Fr. Alfons Loogman, C.S.Sp.
Photo courtesy of the University Archives & Special Collections, Gumberg Library, Duquesne University
Born in 1897 in the Netherlands, Alfons Loogman was a Spiritan priest who became an expert in Swahili. He was a missionary, writer, painter, and teacher. He studied at the Jesuit College of St. Ignatius in Amsterdam, and at the Collegium Maximum at Louvain. After joining the Congegation of the Holy Spirit, he was sent in 1922 to Africa. He spent 11 years as the pastor at the Spiritan mission in Mombasa, Kenya. Loogman was the founder of the first Catholic newspaper in Swahili, and he was the founder of a new parish in Makupa, building a church there. It was during his time at Makupa that he discovered his gift for languages and became expert in Swahili. In 1937, he was given the task of organizing a seminary in Morogoro, Tanganyika, where he taught until 1956. Due to sickness, in 1959 Fr. Loogman was forced to leave Africa. He came to Duquesne University, where he taught Swahili for the University’s African Institute. It was while at Duquesne that he wrote his most important work, a grammar of Swahili. A prolific author, he also wrote many works to assist those studying Swahili, as well as translating the New Testament and The Imitation of Christ into that language. Due to health reasons he was forced to resign his position at Duquesne. He died in 1964 at the age of 67 while on a visit to the Netherlands.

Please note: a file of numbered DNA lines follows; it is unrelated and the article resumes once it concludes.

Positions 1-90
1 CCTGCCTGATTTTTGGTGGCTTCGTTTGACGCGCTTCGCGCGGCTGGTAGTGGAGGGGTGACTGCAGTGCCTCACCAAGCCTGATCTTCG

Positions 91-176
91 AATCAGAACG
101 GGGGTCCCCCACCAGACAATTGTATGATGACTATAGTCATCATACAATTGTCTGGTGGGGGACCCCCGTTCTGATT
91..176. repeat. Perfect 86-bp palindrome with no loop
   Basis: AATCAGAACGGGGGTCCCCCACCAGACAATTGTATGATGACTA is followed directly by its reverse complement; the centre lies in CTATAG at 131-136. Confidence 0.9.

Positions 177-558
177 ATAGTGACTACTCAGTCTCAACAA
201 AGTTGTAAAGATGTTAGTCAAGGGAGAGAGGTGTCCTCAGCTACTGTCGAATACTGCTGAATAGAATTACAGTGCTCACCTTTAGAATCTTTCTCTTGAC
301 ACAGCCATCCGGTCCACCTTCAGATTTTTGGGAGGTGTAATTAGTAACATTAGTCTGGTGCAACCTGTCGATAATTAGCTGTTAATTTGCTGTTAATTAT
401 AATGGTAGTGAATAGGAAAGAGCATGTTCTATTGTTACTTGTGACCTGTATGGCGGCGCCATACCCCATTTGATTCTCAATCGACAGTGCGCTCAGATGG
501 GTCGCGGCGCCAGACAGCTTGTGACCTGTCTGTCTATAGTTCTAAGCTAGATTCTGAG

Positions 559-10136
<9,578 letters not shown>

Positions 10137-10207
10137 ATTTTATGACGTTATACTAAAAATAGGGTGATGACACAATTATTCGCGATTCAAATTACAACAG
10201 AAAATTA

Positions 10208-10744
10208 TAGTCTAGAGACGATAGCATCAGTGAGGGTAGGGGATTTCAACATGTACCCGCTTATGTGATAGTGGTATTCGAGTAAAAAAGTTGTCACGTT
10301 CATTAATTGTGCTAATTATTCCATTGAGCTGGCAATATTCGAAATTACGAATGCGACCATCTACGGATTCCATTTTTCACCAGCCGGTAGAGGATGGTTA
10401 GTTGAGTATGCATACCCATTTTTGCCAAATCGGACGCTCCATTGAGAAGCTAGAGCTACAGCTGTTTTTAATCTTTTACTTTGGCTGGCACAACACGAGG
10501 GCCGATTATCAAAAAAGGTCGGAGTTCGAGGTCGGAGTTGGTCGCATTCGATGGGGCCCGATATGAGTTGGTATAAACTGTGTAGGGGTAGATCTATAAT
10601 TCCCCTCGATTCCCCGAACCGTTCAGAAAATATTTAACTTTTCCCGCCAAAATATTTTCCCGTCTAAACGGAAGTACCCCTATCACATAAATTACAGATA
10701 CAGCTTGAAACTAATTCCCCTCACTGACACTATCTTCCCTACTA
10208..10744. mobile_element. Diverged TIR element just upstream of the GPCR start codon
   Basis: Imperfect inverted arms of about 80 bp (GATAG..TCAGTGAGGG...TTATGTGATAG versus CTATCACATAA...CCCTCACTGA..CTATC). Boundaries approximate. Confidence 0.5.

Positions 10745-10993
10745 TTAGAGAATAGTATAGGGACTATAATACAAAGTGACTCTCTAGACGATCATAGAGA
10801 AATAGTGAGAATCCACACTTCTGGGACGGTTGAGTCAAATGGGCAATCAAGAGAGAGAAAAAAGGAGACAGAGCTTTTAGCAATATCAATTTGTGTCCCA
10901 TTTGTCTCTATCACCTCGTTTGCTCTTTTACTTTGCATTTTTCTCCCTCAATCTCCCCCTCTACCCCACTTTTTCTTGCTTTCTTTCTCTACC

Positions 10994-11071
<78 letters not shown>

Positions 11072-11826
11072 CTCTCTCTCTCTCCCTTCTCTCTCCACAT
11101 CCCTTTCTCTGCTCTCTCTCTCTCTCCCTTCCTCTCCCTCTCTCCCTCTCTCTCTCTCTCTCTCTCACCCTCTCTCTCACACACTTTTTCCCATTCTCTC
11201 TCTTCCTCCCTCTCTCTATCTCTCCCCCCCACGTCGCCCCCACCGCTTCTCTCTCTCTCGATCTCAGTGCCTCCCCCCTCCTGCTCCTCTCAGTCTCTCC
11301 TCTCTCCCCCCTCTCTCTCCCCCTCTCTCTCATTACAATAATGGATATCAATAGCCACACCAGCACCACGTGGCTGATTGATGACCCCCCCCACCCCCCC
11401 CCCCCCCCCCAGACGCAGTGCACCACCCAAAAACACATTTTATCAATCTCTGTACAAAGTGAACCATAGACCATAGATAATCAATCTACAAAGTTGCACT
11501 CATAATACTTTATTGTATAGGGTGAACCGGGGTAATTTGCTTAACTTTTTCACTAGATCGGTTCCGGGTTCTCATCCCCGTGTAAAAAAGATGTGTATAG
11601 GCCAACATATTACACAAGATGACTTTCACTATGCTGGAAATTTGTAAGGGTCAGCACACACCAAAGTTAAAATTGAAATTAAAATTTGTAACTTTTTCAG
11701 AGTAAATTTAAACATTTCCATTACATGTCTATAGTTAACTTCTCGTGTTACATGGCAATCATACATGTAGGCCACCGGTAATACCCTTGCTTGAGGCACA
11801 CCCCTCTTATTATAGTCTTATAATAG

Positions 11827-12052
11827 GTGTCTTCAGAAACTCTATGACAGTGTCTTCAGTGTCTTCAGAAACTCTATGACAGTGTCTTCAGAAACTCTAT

To honor Fr. Loogman, the Center for African Studies offers the Loogman Grants for Duquesne faculty who are interested in pursuing research interests in Africa. Click here to learn more.
This information on Fr. Loogman was taken from article written by Fr. Daniel Hagenaars, published in Cor Unum, April 1965, pp. 19-21.
Selected Books by Fr. Loogman